Englihs films in the ESL classroom

For general discussion between teachers

Moderator: Susan

Registered Member
Posts: 1
Joined: 29 May 2007, 10:04
Location: lleida

Englihs films in the ESL classroom

Unread postby MariGeorgi » 29 May 2007, 10:07

We're Spanish students and we have to answer a question through using internet, forums, chats and so on...

This is our question:

Should pre-intermediate learners be shown original English films with Catalan/Spanish subtitles or English subtitles? Why?

Thanks a lot! ;)

Gold Member
Posts: 80
Joined: 26 Jul 2004, 15:23
Location: Shenyang, China

Re: Englihs films in the ESL classroom

Unread postby jasminade » 04 Jun 2007, 13:47

Generally, in Ireland and Britain we use subtitles. It is very rare for foreign films to be dubbed for the audiences here.

I love foreign films, and dislike any dubbing at all. Why?

1. Language is not only about words. Meanings are also conveyed through accents and tone. By listening to the actual language, you are helped one to learn other aspects: the feel and the emotion of a language.

2. What is wrong about listening to other languages? It is a little difficult to spend much of the film reading and then watching the action, but you get used to it.

3. Lastly, if you do use foreign films set questions beforehand and maybe give a prize or something to the best answers. This way the Ss will concentrate much more.

Registered Member
Posts: 7
Joined: 23 Jun 2007, 11:53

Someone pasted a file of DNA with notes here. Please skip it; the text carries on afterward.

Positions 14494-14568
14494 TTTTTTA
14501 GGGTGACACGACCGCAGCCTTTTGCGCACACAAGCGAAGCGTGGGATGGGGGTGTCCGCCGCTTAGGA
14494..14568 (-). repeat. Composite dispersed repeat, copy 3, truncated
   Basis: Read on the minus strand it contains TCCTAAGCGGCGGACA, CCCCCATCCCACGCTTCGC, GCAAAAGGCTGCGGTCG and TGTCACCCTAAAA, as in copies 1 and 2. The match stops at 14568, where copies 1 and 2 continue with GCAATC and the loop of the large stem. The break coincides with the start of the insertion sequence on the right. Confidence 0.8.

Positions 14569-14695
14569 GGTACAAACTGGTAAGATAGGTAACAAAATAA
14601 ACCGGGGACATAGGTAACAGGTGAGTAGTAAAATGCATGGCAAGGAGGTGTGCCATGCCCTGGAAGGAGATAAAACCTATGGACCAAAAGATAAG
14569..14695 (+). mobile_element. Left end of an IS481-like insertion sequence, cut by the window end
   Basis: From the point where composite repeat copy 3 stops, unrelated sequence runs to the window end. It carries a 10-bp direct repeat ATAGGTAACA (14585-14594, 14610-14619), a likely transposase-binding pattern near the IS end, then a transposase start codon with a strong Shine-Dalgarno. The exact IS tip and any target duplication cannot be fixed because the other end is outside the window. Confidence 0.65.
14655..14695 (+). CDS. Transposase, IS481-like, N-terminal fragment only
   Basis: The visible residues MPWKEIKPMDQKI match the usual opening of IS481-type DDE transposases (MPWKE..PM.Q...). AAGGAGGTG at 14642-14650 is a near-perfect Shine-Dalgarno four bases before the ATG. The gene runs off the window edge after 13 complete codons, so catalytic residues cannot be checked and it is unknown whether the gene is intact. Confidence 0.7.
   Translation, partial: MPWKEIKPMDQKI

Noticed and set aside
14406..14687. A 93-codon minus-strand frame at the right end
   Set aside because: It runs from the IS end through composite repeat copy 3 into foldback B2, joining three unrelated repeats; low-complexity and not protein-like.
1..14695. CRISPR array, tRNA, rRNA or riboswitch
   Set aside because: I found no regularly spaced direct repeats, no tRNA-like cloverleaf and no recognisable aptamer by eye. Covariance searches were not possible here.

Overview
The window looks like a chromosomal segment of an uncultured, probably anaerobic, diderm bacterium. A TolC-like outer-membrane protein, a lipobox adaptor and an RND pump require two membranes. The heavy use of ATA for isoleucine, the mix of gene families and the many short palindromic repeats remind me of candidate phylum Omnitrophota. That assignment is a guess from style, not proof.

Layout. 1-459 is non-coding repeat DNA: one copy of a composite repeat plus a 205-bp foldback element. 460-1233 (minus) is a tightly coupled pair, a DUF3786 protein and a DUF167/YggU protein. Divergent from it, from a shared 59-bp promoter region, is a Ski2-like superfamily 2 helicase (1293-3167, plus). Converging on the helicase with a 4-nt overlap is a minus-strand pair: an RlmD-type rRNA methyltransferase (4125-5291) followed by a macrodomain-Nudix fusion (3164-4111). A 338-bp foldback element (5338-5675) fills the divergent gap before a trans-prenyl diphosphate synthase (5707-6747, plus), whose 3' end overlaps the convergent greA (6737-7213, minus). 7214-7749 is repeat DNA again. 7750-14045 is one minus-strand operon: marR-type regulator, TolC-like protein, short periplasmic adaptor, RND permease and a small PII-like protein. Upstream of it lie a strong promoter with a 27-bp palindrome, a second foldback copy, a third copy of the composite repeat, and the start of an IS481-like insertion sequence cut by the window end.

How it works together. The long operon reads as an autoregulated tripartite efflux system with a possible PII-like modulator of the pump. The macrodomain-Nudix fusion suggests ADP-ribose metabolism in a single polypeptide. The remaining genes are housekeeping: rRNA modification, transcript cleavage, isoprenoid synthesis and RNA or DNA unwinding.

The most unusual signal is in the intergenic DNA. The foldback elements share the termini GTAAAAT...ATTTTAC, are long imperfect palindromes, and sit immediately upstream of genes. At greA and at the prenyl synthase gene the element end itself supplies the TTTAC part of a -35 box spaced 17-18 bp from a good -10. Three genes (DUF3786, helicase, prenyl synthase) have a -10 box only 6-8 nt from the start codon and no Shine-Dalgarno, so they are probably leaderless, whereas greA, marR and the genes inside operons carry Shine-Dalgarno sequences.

Location: Edinburgh (for now)

Unread postby Niall » 23 Jun 2007, 14:21

As a learner of languages and a native speaker of English, I've always preferred to have the subtitles in English until I'm at a fairly advanced level.

There's no point watching a film if you're not going to enjoy it, and if you're not going to understand it, you're not going to enjoy it.

Unfortunately, you do miss a lot of the spoken language from concentrating on the subtitles, but I did learn the Hindi for "I see" and "I understand" while watching with subtitles.

The problem with films and subtitles is that the subtitles never match the spoken dialogue, even when the two are in the same language.

What I really get from films is a feel for the rhythm of a language and how emotion changes that, not a great vocabulary.

Peter Easton
Gold Member
Posts: 131
Joined: 02 Mar 2007, 14:06

Unread postby Peter Easton » 02 Jul 2007, 07:15

The trick is for learners to watch the movie 3 times:

1st with subtitles in your mother tongue
2nd with subtitles in English
3rd with no subtitles.

That's the best way to learn.

Return to “General Teacher Discussion”

Who is online

Users browsing this forum: Bing [Bot] and 7 guests